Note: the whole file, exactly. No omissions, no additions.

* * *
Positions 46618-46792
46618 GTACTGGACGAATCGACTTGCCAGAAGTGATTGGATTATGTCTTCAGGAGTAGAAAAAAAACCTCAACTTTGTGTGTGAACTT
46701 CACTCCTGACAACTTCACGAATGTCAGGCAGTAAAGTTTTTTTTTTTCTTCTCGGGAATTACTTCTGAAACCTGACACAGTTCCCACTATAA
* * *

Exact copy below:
Positions 46618-46792
46618 GTACTGGACGAATCGACTTGCCAGAAGTGATTGGATTATGTCTTCAGGAGTAGAAAAAAAACCTCAACTTTGTGTGTGAACTT
46701 CACTCCTGACAACTTCACGAATGTCAGGCAGTAAAGTTTTTTTTTTTCTTCTCGGGAATTACTTCTGAAACCTGACACAGTTCCCACTATAA